Cotone collection by Ronan and Erwan Bouroullec at the Cassina showroom, Fuorisalone 2018. Photo @lauratraldi

Ronan Bouroullec, how do you bring personality into an object without giving in to decoration?

«We know that we have the reputation of being perfectionists, which I do not deny. But when I design, I’m not looking for perfection, but charm. Because the soul of things does not stem from the accuracy of their execution but from their way of relating to what’s around them. Finding this charm and defining it is neither simple nor immediate. In fact I do not think it is present in everything we have done: sometimes it’s there, other times it isn’t».

How do you define this charm?

«As the balance between seriousness and lightness. Things can be important but must give an immediacy that makes them understandable and acceptable. Otherwise they become ridiculous. When I draw, to understand if I’m going in the right direction, I entrust myself to Jacques Tati. He understood everything about the paradox of modernity. So I look at what I sketched on paper and I wonder: what would he say? Would you make fun of me? But I also think of those who create songs, the ones that people want to whistle».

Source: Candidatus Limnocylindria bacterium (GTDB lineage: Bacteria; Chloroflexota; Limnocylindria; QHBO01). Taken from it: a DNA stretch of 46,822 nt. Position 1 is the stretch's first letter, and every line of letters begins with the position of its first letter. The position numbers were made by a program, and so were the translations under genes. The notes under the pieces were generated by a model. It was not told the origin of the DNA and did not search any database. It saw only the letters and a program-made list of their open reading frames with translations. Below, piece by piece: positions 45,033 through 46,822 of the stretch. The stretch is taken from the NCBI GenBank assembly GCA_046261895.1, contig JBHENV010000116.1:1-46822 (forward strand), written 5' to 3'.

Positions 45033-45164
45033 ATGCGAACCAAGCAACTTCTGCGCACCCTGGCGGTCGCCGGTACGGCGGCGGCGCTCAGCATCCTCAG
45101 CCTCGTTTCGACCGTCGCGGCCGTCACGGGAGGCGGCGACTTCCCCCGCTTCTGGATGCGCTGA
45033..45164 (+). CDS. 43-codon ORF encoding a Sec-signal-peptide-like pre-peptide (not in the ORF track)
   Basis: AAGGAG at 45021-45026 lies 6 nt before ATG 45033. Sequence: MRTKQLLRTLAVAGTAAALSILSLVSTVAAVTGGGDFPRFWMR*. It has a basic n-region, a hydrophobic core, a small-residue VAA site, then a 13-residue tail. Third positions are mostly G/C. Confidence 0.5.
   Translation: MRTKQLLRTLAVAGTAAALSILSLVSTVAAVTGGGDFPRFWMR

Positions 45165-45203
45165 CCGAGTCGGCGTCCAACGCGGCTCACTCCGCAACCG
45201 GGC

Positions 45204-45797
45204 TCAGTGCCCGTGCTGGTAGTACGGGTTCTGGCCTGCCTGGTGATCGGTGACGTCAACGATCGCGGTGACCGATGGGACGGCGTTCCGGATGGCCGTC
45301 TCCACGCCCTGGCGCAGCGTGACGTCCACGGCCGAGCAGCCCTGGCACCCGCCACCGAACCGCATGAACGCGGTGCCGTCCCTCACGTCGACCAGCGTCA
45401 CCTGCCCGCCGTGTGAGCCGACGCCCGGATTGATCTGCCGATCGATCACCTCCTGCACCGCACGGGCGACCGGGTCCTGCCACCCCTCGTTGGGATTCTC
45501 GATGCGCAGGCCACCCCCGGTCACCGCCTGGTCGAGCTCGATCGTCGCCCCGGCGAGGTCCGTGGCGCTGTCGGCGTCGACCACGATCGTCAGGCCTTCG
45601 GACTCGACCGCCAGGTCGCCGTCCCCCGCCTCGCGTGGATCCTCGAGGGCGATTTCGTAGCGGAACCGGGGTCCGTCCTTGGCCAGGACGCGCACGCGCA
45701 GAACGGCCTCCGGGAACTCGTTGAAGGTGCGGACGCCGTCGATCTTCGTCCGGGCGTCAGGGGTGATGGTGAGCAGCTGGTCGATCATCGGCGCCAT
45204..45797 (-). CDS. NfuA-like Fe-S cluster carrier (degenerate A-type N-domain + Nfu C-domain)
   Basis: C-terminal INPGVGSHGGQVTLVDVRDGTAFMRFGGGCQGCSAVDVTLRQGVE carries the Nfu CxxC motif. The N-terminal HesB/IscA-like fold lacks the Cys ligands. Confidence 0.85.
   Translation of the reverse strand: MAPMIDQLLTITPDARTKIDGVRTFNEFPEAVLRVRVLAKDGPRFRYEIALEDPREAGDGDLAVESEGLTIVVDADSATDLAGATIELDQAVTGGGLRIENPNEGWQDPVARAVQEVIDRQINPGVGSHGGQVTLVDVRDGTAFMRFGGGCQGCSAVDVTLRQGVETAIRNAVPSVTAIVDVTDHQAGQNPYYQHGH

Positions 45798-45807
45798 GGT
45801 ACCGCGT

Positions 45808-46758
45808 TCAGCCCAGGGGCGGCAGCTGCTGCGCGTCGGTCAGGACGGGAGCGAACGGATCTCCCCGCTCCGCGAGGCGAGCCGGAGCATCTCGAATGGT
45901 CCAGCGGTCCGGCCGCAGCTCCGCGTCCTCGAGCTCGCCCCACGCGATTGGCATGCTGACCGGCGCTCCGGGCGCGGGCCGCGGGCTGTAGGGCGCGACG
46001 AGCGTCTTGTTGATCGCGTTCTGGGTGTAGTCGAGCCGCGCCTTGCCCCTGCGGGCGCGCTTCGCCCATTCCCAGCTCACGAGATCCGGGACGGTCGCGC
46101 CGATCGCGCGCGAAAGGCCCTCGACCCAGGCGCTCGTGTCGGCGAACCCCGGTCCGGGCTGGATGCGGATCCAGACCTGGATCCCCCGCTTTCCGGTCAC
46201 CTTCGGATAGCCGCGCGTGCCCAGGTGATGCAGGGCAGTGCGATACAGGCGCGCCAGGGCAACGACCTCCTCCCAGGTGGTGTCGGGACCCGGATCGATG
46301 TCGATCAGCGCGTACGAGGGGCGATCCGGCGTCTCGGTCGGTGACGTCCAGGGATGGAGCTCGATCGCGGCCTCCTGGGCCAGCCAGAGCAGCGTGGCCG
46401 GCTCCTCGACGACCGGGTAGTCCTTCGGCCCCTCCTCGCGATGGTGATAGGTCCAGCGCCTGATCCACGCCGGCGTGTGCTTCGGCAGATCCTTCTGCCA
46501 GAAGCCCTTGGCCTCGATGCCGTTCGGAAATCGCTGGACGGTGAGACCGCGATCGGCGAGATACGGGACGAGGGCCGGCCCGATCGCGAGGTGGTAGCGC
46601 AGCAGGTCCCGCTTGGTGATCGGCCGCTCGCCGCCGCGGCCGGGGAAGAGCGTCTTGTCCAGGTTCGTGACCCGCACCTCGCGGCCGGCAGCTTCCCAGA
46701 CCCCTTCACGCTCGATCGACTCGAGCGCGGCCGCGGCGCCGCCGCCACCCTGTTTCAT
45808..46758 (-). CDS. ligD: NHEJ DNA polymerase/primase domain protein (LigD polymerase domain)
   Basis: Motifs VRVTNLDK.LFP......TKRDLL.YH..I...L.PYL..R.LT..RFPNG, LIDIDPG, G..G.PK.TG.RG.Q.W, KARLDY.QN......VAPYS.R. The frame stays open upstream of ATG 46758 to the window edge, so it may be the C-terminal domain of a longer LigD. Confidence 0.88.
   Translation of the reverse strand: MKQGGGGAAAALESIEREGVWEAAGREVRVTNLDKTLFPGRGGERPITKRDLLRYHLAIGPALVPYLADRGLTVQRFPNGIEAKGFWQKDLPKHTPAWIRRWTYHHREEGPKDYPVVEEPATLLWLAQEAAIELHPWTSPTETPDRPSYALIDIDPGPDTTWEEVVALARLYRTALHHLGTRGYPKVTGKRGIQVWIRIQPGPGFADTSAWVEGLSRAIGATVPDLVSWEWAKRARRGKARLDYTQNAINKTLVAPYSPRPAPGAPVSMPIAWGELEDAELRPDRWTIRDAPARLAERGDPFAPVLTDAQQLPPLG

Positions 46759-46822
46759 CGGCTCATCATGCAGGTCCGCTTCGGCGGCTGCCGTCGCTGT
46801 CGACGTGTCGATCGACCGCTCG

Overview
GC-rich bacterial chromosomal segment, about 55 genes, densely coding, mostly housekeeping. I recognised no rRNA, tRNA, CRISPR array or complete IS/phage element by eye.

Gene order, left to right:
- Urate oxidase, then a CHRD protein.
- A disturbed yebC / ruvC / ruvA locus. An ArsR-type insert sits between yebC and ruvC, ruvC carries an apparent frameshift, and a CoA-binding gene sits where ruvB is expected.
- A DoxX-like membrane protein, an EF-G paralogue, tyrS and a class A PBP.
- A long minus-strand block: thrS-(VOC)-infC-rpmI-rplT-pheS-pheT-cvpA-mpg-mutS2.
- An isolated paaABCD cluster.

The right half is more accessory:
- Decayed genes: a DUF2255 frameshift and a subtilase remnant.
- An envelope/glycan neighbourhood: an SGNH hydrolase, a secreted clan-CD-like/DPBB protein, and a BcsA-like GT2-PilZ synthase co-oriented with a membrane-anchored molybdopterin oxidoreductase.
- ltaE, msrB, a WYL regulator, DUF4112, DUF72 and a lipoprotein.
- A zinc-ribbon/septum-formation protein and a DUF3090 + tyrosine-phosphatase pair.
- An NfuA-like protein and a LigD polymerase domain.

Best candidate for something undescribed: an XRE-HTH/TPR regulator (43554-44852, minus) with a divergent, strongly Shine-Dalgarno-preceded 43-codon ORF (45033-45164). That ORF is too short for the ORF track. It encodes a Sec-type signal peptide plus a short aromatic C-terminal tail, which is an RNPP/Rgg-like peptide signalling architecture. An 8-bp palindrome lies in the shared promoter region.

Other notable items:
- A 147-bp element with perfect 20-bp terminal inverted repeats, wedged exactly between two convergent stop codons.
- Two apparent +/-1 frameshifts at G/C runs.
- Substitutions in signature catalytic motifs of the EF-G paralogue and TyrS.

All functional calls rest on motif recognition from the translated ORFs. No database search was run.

What does design have to do with songs?

«You design better if you think of objects as melodies that should work everywhere. Without protocols and instructions for use, without places created specifically to accommodate them, involving a variety of people emotionally. In the songs that last, there is a universality that derives from having been able to face enormous complexity on the part of those who invented them. And that’s what design can do: injecting things with a life and an energy that people can instantly capture. Successful projects are those that turn out to be sterile when they are put on a pedestal: in a showroom or in a museum. But they feel good at home amongst people».


How do you inject energy into an object?